A few years ago, I went through a year-long training program to become a hospital chaplain.  The full-time program was designed to give participants the opportunity to practice chaplaincy and to reflect on our experiences, and it was based on the idea that examining our experiences would deepen our self-awareness, strengthen our skills, and enhance our effectiveness as chaplains overall.  We were often called to picture a circle in which action points to reflection which then points back to action.  By reflecting on our actions, we become better equipped to handle future interactions.   

Though I haven’t pursued full-time chaplaincy as my career path, I’m keenly aware of the benefits that participating in this action-reflection-action (ARA) based program has afforded me.  I often recall lessons that I learned in a hospital room, and I have translated them to numerous personal and professional settings.  In particular, the simple ARA model on which the whole program was based is one that I try to incorporate into all facets of my life.

For me, ARA often looks like this: I have an experience—anything from a meeting, to teaching a class, to a casual conversation with my boss/co-worker/husband/family-member/friend—and afterwards I don’t feel 100 percent good about the experience.  I worry that I didn’t say the right thing.  I feel frustrated with something that someone else said.  I realize that I behaved inappropriately in some manner.  As I ruminate over the experience, I consider what I might have done differently.  Should I have spoken up or kept my mouth shut in a particular moment?  Could I have spent more time preparing for the meeting/event/conversation?  Was there a question I could have asked or a point that I could have clarified?  In short, what aspect of the experience would have needed to be altered for me to end the experience feeling positively?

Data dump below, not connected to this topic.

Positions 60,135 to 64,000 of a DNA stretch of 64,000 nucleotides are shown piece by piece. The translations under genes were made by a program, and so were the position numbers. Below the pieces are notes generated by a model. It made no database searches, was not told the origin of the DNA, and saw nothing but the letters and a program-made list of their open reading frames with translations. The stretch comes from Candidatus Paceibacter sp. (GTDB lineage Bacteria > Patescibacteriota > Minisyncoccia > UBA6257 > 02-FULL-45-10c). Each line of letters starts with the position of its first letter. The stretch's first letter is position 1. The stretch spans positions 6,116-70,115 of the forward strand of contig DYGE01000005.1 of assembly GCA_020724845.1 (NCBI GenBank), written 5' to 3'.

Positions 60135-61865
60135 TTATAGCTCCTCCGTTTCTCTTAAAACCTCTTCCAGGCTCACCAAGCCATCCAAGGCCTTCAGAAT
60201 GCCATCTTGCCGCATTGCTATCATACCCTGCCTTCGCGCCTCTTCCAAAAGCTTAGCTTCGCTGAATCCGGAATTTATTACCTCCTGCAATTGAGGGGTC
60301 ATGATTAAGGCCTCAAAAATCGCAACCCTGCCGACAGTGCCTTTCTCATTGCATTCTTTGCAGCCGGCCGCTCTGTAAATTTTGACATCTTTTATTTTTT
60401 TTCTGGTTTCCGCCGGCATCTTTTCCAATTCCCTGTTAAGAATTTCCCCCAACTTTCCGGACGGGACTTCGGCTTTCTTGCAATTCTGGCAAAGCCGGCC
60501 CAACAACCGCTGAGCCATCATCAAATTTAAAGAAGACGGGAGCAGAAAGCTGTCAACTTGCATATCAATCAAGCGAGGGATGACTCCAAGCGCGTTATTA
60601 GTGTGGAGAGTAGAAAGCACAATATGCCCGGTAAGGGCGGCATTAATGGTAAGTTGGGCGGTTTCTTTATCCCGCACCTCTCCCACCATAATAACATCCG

The examination may take just a few minutes, or it can last for days.  Sometimes I journal to record my thought process, other times I talk through the experience with a trusted friend or family member, and still other times I simply sit alone and let my thoughts swirl.  After reflecting, I consciously commit to carrying forth whatever insight I gained into future situations. 

For an example, a few months ago I realized that I consistently dread one particular recurring meeting on my calendar.  I spent some time considering my aversion to the meeting and I noticed that while some of the sources of my dread are out of my control (the timing—does it get worse than a 7-9 pm meeting?—and the challenges of working with a few of the personalities within the group) other sources of my dread could be affected by actions on my part. 

For instance, I often left the meeting feeling confused about what my next steps on projects should be because I would receive conflicting feedback and opinions when I presented my ideas.  I decided that at the end of each agenda item pertaining to one of my projects, I would clarify what I had heard, propose next steps, and seek either approval or further conversation.  These small changes—determined through reflection on my past experiences—have made a big difference in my experience of this particular monthly meeting. 

As leaders and as human beings, we have both the capacity and responsibility to grow into better versions of ourselves each day.  Reflecting on our actions and allowing the insights gained to impact our future actions is one way of pursuing continual growth.

Teresa lives in Providence, Rhode Island, where she works as a Director of Faith Formation at a Catholic Church and dabbles in hospital chaplaincy. She has a BA in English, a Master’s in Divinity, and a passion for thinking about the intersection of spirituality, self-improvement, and well-being. Her perfect day includes slowly savoring a morning cup of coffee, reading for work and for fun, and receiving snail mail.